In 8 May 1980, the World Health Organisation declared that “the world and its peoples are free from smallpox.” Through decades of intense vaccination, this once fatal disease had been wiped out. It was a singular victory and having won it, countries around the world discontinued the vaccination programmes. After all, why protect against a disease that no longer exists, except in a few isolated stocks?
Unfortunately, this is not a rhetorical question. The smallpox vaccine did more than protect against smallpox. It also reduced the risk of contracting a related illness called monkeypox, which produces the same combination of scabby bumps and fever. It’s milder than smallpox but it’s still a serious affliction. In Africa, where monkeypox originates from, it kills anywhere from 1-10% of those who are infected. And more and more people are becoming infected.
Anne Rimoin from the University of California, Los Angeles compared data on the virus in the Democratic Republic of Congo over the last three decades. She found that, during those years, monkeypox has become 20 times more common in humans. In one particular area, 72 people out of every million were infected each year between 1981 and 1986. Between 2005 and 2007, that figure rose to 1442 per million. Rimoin thinks that we eased up the pressure on smallpox vaccination too soon. Between 1981 and 1985, only 404 cases turned up in all of Africa, and simulations predicted that the disease was unlikely to spread too far in a human population before dying out. This was no public health threat. In 1986, even the monitoring programme was stopped. In 2005 however, Rimoin’s group, together with the DRC Ministry of Health and the World Health Organization set up a new round of monkeypox surveillance and they spent two years collecting data. Their research showed that the disease is gaining ground.
Rimoin found that monkeypox was disproportionately affecting children and almost all of those who fell sick were born after 1980, when the smallpox vaccination programme was halted in the DRC. The vaccine wasn’t a perfect defence against monkeypox but it was still around 85% effective. Among people who were born during the vaccination era, those who were immunised were 5 times less likely to develop monkeypox than their protected peers. And this protection is clearly long-lasting; even 25 years on, they could still ward off the related virus.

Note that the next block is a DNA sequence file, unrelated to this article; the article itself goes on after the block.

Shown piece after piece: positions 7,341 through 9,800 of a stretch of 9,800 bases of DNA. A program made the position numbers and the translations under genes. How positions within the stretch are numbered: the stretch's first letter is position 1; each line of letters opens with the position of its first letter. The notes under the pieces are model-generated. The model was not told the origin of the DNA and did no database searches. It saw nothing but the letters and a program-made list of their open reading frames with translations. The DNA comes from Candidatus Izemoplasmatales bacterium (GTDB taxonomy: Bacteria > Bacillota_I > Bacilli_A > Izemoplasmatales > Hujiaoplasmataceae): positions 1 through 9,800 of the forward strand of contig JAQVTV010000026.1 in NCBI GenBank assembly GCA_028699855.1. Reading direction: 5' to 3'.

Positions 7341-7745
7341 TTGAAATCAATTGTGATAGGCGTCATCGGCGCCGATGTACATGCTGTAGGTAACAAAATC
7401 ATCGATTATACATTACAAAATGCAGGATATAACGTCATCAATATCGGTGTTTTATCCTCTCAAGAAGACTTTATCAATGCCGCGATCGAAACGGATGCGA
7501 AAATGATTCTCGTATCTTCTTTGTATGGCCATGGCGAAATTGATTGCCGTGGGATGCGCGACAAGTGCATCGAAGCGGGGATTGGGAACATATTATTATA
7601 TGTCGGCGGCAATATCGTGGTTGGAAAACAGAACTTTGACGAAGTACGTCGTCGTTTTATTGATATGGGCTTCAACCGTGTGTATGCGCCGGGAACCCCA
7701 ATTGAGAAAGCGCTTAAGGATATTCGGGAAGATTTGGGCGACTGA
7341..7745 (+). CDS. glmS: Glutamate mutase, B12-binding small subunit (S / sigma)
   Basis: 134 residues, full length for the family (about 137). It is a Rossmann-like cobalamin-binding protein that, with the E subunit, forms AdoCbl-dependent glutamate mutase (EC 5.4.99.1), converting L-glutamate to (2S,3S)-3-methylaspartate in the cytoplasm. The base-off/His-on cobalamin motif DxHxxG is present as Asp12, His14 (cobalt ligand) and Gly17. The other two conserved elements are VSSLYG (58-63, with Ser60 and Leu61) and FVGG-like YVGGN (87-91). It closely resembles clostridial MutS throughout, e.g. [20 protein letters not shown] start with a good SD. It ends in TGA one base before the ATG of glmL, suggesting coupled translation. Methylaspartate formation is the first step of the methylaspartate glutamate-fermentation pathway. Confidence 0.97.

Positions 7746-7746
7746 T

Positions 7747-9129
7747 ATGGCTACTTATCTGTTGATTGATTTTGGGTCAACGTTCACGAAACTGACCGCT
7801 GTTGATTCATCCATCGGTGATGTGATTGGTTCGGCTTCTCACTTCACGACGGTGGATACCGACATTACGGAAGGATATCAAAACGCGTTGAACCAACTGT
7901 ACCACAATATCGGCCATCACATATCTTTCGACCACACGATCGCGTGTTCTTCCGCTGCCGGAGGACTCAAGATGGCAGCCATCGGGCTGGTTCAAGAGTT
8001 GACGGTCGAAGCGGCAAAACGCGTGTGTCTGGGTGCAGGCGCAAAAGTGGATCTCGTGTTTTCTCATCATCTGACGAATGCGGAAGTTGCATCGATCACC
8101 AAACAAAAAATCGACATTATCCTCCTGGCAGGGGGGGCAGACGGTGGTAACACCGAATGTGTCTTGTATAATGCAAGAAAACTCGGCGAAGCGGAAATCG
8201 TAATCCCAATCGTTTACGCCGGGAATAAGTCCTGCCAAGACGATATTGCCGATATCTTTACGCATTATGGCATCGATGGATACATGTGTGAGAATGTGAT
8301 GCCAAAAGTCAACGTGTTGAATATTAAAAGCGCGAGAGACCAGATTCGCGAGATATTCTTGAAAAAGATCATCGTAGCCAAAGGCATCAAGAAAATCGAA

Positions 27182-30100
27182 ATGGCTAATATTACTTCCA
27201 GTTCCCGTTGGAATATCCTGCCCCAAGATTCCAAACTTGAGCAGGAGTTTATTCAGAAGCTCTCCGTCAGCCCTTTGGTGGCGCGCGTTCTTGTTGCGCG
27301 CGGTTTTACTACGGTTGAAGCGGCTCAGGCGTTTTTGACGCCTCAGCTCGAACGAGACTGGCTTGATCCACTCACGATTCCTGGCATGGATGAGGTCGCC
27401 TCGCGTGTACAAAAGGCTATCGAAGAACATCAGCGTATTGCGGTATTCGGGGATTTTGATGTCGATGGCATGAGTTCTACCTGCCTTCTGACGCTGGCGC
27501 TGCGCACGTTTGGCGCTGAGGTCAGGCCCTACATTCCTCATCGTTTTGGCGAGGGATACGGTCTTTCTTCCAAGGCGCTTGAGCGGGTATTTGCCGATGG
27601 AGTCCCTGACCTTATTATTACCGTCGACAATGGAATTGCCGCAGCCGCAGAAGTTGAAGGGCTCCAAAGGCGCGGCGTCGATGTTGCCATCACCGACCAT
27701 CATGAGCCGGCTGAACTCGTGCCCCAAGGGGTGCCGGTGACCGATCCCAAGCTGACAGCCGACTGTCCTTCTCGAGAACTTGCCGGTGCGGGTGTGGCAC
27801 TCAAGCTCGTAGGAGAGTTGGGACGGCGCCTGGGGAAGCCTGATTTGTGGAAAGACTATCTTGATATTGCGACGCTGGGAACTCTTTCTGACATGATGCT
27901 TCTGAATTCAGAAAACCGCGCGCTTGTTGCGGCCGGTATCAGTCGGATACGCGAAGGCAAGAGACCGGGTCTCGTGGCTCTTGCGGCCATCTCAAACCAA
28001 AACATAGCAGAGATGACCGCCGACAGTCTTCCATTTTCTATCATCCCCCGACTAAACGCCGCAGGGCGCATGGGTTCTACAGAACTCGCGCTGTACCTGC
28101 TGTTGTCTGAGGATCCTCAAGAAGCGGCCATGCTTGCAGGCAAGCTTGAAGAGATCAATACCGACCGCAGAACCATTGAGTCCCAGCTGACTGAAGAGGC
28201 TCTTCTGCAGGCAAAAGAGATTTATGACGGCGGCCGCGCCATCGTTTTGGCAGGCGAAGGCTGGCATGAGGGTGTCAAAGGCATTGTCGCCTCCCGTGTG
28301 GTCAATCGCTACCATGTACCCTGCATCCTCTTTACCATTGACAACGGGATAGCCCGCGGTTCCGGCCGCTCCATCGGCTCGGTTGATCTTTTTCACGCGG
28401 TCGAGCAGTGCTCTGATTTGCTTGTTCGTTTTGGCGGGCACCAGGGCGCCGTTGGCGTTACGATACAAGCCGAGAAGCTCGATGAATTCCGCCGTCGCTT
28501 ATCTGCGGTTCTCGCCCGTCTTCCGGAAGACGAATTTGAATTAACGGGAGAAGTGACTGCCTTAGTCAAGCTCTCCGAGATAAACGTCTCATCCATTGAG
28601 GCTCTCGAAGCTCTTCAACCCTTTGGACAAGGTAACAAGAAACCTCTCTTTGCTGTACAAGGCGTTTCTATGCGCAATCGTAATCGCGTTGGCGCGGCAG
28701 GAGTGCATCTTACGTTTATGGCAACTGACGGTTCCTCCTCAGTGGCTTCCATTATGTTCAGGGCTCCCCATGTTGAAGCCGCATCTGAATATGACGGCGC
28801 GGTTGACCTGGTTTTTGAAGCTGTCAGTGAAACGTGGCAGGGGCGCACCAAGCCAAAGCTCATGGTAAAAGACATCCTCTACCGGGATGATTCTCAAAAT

These figures are probably underestimates too. The region’s inconsistent healthcare isn’t exactly conducive to accurate disease monitoring and Rimoin says that her team had word of many more cases, but couldn’t always check them out because of their remote location.
Monkeypox is spread by animals including squirrels and, fairly obviously, monkeys. As humans encroach upon the DRC’s tropical rainforests, the risk of being exposed to an infected carrier grows. Indeed, Rimoin found that the odds of contracting monkeypox were higher for people living near forested areas, and for men. As civil strife continues to affect the DRC, locals are being forced to rely more on hunting to get enough food and that brings men in close contact with furry viral reservoirs.
It’s an emerging threat, but Rimoin isn’t calling for smallpox vaccination to resume. Doing so would be logistically difficult in an area where even collecting data can be fraught. It might be better to take a more targeted approach, vaccinating only health workers who treat infected patients, and people who come into frequent contact with animal carriers. It may also be worth educating local people about the dangers of handling carrier species and the benefits of isolating people who show the very obvious symptoms, until they can be treated.
But most importantly, Rimoin wants active surveillance in regions where the virus circulates, especially since there are still so many unknowns about the virus. We need to better understand how it moves from human to human (and from animal to human), how often it’s fatal, or what the complications are.
It’s a good opportunity to take action now, at a time when the monkeypox is still confined to specific areas. Things might not stay that way. In 2003, there was a bizarre outbreak in the United States, as rodents from Ghana brought the disease to American prairie dogs, who handed it over to humans. All sorts of rodents the world over might become reservoirs for the disease and Rimoin writes, “If monkeypox were to become established in a wildlife reservoir outside Africa, the public health setback would be difficult to reverse.”